Reduced Carbon Emissions
Once operational the three turbines will generate well over 1000 MWh of electricity per year – enough to supply 11-15% of the energy requirements of the buildings. The wind turbines will also eliminate 55,000 tonnes of carbon emissions annually.
Aerodynamic Wind Turbine Design
The towers have been aerodynamically designed and located such that the sea breeze from the Gulf is funneled onto the turbines. Each tower acts as an aerofoil directing and accelerating the winds that hit them.
The clever design – inspired by the Arabian wind towers historically used to cool buildings in The Gulf – means that wind hitting the towers at an angle of up to 45 degrees from perpendicular will be redirected straight onto the wind turbines for maximum power generation.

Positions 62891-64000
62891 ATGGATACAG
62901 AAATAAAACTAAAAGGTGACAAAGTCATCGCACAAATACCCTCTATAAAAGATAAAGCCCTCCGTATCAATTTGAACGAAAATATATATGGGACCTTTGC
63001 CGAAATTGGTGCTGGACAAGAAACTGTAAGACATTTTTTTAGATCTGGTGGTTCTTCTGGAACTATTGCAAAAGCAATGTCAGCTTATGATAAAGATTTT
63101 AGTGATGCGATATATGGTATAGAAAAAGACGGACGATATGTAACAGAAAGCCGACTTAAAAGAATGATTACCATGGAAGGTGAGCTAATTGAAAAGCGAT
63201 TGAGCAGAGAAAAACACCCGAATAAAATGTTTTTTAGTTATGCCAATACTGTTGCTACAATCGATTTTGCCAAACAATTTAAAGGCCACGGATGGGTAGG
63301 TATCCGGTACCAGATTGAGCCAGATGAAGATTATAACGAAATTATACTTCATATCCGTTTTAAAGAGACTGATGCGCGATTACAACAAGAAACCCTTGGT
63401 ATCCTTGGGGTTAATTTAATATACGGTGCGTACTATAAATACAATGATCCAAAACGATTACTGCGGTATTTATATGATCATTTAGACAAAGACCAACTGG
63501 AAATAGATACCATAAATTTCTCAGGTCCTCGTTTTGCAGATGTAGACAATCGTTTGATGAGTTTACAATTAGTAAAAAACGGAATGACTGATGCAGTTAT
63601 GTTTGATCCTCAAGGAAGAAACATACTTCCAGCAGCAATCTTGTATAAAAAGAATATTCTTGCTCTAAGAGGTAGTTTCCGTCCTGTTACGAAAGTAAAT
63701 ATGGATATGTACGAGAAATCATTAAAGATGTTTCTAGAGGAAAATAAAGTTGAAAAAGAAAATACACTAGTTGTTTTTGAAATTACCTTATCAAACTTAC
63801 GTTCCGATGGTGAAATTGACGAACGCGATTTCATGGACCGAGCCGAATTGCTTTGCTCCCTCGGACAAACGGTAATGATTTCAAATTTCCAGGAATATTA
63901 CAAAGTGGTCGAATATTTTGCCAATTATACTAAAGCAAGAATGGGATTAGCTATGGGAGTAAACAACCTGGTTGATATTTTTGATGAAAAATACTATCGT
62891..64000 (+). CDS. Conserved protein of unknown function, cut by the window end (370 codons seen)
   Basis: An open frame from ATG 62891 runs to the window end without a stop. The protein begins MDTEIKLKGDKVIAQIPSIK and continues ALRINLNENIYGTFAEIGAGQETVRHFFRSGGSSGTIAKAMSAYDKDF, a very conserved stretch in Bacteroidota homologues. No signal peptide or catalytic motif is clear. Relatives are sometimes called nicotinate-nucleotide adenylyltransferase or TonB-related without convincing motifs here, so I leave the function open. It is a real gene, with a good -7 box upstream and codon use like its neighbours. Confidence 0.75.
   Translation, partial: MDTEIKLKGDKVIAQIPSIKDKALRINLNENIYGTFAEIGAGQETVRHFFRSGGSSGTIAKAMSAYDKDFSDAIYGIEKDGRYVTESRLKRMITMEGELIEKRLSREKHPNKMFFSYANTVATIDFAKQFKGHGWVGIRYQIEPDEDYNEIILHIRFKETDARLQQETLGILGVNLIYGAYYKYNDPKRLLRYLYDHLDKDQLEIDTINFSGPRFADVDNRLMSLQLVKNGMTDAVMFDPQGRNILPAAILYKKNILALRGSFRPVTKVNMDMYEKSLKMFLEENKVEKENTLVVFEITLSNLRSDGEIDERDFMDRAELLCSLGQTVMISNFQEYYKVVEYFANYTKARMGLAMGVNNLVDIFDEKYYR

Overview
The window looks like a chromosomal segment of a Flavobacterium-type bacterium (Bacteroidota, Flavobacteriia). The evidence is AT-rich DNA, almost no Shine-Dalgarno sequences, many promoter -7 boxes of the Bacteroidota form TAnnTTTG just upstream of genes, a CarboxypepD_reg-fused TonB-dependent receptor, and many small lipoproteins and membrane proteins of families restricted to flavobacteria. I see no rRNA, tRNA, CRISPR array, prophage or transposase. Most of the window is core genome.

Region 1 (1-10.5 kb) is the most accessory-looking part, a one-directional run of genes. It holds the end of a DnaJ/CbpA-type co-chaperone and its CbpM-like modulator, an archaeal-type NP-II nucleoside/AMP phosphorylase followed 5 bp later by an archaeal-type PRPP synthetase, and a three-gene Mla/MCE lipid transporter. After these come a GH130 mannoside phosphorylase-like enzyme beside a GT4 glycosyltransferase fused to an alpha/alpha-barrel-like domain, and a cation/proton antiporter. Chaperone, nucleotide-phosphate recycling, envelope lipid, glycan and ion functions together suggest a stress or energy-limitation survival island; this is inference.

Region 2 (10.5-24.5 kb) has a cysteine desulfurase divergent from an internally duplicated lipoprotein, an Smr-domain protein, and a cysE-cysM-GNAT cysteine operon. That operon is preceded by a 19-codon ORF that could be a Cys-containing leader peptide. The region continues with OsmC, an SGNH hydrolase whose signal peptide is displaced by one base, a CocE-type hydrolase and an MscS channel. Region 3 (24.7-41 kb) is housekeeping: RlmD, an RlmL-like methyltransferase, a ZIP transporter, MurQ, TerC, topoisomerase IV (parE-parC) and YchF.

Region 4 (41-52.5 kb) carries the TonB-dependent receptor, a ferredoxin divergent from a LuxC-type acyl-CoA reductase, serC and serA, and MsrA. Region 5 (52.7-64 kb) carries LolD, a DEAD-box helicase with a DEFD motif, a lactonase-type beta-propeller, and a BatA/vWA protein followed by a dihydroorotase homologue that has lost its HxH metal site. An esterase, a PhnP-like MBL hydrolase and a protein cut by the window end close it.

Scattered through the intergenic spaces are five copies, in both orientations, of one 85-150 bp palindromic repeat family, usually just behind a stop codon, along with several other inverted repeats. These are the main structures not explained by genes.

Norwin and Ramboll
The project developers turned to Danish expertise to implement their wind turbine plans – Norwin and Ramboll. Many risk factors had to be considered such as noise, load, vibrations, construction materials and so on for this ground-breaking project. The EU has previously funded studies on the integration of wind turbines into buildings however the immense technical difficulty of such an endeavour has prevented work starting on any real projects in Europe.
As the first installation of its type in the world, designers and architects will be watching closely to check the levels of vibration through the buildings and if the structure can cope with the stresses caused by the fast rotation of the rotors in strong winds.
The official launch of the Bahrain World Trade Center will be during the second quarter of 2007 with project completion due at the end of first quarter 2007. The wind turbines were installed in mid-March 2007.
To find out more about the Bahrain World Trade Center please click here.